Toronto – The Ontario government is investing nearly $1 million to support Indigenous-led projects and increased collaboration with Indigenous organizations and youth to help protect and restore the Great Lakes.
David Piccini, Minister of the Environment, Conservation and Parks, made the announcement at the seventh annual meeting of the Great Lakes Guardians’ Council, which Ontario co-chaired with Anishinabek Nation.
“Our government is proud to support Indigenous-led projects that are engaging First Nations youth to help protect the Thames River and make eating fish along the northern shores of Lake Superior safer for local First Nations and Métis communities,” said Minister Piccini. “Working together, we will continue to protect, conserve and restore the health of the Great Lakes and support the well-being of communities that rely on them now and for generations to come.”
Six First Nations communities are receiving a combined $150,000 in funding to lead projects to engage youth in learning how to protect, conserve and restore the health of the Thames River.
One Métis community and four First Nations community projects in the Lake Superior Basin are receiving a combined $66,500 in funding to lead projects that will provide important information for assessing fish consumption concerns in Areas of Concern in Lake Superior.
Métis Nation of Ontario, Chiefs of Ontario and Anishinabek Nation will receive $780,400 in funding to enable First Nations and Métis communities to take a more active and collaborative role in the design, development and implementation of Great Lakes protection and restoration efforts. These 14 projects will also support the delivery of commitments in the Canada-Ontario Agreement on Great Lakes and Ontario’s Great Lakes Strategy.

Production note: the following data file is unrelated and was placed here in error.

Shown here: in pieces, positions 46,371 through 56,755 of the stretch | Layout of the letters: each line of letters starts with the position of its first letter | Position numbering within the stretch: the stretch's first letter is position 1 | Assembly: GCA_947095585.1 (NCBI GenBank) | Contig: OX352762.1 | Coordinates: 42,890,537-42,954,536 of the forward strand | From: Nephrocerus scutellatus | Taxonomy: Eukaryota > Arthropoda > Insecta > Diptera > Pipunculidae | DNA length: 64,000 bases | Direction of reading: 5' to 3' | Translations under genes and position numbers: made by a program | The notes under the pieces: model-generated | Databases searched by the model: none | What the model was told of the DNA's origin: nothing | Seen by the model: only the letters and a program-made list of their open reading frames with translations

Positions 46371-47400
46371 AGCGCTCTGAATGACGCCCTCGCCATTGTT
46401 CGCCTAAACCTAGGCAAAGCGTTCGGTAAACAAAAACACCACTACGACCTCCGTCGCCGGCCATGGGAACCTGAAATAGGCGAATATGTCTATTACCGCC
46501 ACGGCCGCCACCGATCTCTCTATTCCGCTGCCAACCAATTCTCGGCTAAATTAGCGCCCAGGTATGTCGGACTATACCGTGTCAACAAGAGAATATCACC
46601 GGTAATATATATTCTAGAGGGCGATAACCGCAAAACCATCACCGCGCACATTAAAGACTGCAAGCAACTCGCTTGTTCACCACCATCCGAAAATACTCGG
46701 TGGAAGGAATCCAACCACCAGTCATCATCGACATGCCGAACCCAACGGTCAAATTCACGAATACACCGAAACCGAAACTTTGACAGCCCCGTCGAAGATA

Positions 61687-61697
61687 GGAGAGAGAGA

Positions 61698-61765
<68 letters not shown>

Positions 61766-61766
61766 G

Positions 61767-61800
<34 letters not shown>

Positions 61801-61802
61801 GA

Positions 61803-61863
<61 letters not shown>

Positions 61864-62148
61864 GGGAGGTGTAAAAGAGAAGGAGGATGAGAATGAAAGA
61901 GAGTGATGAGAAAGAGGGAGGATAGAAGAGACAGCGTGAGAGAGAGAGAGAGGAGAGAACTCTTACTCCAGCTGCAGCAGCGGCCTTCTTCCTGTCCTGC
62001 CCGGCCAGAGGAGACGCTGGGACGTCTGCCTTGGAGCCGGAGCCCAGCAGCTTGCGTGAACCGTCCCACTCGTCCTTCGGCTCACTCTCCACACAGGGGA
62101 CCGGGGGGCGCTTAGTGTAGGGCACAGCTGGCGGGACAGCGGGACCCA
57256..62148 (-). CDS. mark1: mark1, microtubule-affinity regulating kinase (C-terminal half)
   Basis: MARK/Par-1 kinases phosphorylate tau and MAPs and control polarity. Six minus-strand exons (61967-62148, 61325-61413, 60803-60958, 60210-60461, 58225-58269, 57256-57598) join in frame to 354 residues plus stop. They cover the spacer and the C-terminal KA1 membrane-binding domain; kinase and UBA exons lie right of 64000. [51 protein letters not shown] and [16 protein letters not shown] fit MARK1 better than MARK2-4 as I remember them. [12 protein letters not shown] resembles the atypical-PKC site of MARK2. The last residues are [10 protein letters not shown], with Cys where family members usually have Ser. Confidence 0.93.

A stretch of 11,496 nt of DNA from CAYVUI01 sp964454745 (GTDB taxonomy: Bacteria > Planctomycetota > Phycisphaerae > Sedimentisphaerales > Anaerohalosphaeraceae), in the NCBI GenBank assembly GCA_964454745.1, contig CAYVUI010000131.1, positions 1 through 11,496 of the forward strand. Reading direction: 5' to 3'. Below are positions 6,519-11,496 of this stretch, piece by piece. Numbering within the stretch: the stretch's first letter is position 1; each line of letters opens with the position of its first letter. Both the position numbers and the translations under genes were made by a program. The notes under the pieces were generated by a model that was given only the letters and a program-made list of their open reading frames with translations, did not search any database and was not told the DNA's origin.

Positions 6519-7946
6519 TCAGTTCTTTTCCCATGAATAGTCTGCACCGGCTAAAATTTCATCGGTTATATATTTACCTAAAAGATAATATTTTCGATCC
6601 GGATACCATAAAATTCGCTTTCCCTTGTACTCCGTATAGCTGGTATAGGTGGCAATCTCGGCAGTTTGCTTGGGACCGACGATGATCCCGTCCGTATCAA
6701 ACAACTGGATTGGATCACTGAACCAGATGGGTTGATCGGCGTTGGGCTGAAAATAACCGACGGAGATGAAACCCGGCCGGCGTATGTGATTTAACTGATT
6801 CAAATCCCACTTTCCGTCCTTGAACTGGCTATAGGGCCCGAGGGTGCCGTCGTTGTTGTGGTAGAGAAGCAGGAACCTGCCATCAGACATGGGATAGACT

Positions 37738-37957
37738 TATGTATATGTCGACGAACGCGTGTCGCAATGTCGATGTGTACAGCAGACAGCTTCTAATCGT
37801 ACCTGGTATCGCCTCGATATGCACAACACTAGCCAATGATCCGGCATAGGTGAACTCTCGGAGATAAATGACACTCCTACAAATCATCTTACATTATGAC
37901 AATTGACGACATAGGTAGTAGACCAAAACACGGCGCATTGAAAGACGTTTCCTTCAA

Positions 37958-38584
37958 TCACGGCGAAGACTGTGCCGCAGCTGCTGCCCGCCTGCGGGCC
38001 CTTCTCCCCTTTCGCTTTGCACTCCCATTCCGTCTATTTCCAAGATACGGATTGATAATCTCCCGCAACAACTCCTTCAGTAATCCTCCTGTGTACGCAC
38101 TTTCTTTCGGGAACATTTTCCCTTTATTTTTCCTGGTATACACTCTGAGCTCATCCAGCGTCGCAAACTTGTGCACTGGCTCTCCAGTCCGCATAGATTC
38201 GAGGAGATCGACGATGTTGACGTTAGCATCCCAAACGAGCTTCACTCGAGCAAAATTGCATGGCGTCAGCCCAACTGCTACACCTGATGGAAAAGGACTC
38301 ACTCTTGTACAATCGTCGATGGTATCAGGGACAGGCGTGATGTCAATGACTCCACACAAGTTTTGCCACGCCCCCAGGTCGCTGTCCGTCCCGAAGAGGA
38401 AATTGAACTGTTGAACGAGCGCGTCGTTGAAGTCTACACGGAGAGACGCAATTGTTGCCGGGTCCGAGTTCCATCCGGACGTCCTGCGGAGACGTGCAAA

“We value the opinions and expertise of Indigenous organizations, and we are taking action so that youth involvement will lead to better and safer lakes,” said Greg Rickford, Minister of Indigenous Affairs. “By making investments in Indigenous-led projects that are geared towards protecting the Great Lakes, our government is ensuring their integrity while increasing Indigenous economic participation.”
The funding is part of the Ontario government’s $14 million in investments annually to further protect, conserve and restore the health of the Great Lakes and support the well-being of communities that rely on them.
“Nibi (water) has always been more than an element to Anishinaabe peoples. It is a life-giving entity that we rely on to survive. We all have the responsibility to preserve and care for the water. The Great Lakes are particularly important as millions of us, cross-border, are reliant on them for our daily needs. We commend the commitment of the Ministry to extend this project based initiative which will continue to benefit the Anishinabek Nation in our outreach and education efforts regarding conservation and protection.”– Reginald Niganobe Grand Council Chief of Anishinabek Nation
- The Great Lakes Guardians’ Council, established under the Great Lakes Protection Act, provides a forum to identify and find solutions to Great Lakes challenges, working with First Nations and Métis communities by acknowledging traditional knowledge, and strengthen our shared understanding of the Great Lakes.
- Twenty per cent of the world’s fresh surface water is found in the Great Lakes, making it the largest lake system in the world.
- Ontario’s Great Lakes and St. Lawrence River shoreline is the longest freshwater coastline in the world measuring 10,000 kilometres, which is greater than the length of the US-Canada border and almost equivalent to travelling one quarter of the way around the planet.